On the Road is a celebrated novel by Jack Kerouac published in 1957. It is a partially-autobiographical novel of Kerouac’s own journeys and friends in the late 1940s, although he ended up changing the names of those the characters’ are based on to protect them or himself. It has become one of the more prominent works of the “Beat Generation.” On the Road, the film, premiered at Cannes in May 2012 and was followed by a limited release in the US in December 2012. Following another delay, the film is now released in more cities. I never hid my anticipation for the film, but having not read the novel that so many love, my view and opinion is limited to the film. I cannot speak to how faithful this adaptation ends up being.
Sam Riley plays Sal, the central character, author, and narrator of the story. Through friends (namely Carlo played by Tom Sturridge), he meets Dean Moriarty (Garrett Hedlund). A friendship develops that is strong enough to pull each other together, across the country, several times. Sal finds himself with writer’s block that arrives when Dean leaves. He heads out on the road to find adventure, tales, and Dean. Along for the ride are Dean’s dysfunctional relationship with his wives, Marylou (Kristen Stewart) and Camille (Kirsten Dunst). Marylou is the free spirit, up for anything and anyone, while Camille is more of a homebody with an education and a possible career. Both are victims of Dean’s odd attraction and tendency to leave suddenly and for long periods of time. Sal adopts Dean’s on the road ways, but only those that are less extreme.
This really is a mesmerizing, grand adventure film. The only film that I can compare it to is Into the Wild. The films both travel the US and the central character meets an interesting mix of characters along the way. Both Sal and Chris try to find themselves in a way. On the Road does become tiresome in that I lost track of how many times Sal and Dean went back and forth across the country by themselves or with each other. The film meanders, telling a loose story, rather than striving towards an end point.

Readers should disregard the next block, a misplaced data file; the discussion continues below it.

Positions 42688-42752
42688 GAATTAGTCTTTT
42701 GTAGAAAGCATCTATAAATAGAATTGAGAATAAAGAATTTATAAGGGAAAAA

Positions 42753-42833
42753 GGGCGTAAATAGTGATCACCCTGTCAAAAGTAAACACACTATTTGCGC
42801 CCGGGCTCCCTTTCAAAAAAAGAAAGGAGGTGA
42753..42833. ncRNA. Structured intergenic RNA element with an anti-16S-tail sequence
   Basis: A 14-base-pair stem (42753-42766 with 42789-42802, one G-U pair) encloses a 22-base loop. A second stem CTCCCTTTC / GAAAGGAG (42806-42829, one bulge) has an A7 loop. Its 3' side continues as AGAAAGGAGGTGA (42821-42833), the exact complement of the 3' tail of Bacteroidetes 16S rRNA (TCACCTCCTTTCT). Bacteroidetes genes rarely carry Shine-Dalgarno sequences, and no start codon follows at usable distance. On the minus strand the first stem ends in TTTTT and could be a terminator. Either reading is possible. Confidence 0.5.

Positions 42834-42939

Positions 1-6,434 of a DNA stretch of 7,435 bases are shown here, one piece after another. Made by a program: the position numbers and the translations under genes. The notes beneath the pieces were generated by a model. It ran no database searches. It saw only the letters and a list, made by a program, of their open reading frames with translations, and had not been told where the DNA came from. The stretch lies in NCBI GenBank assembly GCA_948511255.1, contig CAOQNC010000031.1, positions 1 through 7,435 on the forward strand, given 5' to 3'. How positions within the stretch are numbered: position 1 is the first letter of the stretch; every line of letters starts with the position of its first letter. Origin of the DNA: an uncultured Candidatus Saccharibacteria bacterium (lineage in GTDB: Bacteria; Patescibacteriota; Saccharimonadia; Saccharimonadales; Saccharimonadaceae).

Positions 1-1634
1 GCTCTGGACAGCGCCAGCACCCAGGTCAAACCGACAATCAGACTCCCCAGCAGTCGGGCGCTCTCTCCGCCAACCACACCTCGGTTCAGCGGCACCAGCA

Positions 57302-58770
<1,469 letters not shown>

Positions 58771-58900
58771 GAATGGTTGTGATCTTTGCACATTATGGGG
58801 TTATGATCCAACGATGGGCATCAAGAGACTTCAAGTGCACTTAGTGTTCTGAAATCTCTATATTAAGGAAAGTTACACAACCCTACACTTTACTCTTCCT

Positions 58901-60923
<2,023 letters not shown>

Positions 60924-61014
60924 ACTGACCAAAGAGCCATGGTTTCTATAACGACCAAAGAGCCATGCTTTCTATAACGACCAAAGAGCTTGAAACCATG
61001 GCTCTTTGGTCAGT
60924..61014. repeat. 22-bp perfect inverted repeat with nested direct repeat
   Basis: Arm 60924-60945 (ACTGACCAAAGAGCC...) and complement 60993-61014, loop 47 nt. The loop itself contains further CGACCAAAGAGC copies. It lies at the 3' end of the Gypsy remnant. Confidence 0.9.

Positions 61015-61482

The film is shot and directed beautifully by director Walter Salles (The Motorcycle Diaries) and cinematographer Eric Gautier. This is the saving grace of some of the less exciting scenes, having something beautiful to look at, whether it is an actor’s face framed artistically on the screen or a beautiful landscape.
Sam Riley gets ample amounts of screen time, but I could not get the image of him as the creeper/murderer in Brighton Rock out of my head. His voice is distinctive and I wonder if this is just his raspy American accent or a mimic of how Kerouac really sounded.
Garrett Hedlund plays the crazy, ungrounded Dean well. The image of Dean with his head stuck out the window of a moving car in the winter so he can see, while he mutters the words Sal thinks are genius, is somehow poignant to me and all encompassing of what kind of character he is. Hedlund got the torment, crazy, sexiness, and drive that is Dean.
Kristen Stewart plays the young Marylou okay. Her voice, probably mimicking the real Marylou, is out of place for her, too high-pitched. The performance loses some credibility in the beginning, but is won back by the emotion shown towards the end. Stewart probably took a risk playing this role considering what Marylou does and how free she is with her sexuality.
The cast is large, filling in all the characters Sal meets along the way with some of the best actors today. Those include Viggo Mortensen, Amy Adams, Elisabeth Moss, Terrence Howard, and Steve Buscemi.
I did not connect to On the Road in the way I thought I would. It is a good film with aforementioned great cast, direction, and cinematography. However, the constant back and forth road trips become a little tiring. The final moments of the film resonate and make this connection with beginning, almost like a circular event. If I had read the book, I wonder how much I would have liked it then.
I give On the Road 3 “Benzadrine inhalers” out 5.
by Sarah Ksiazek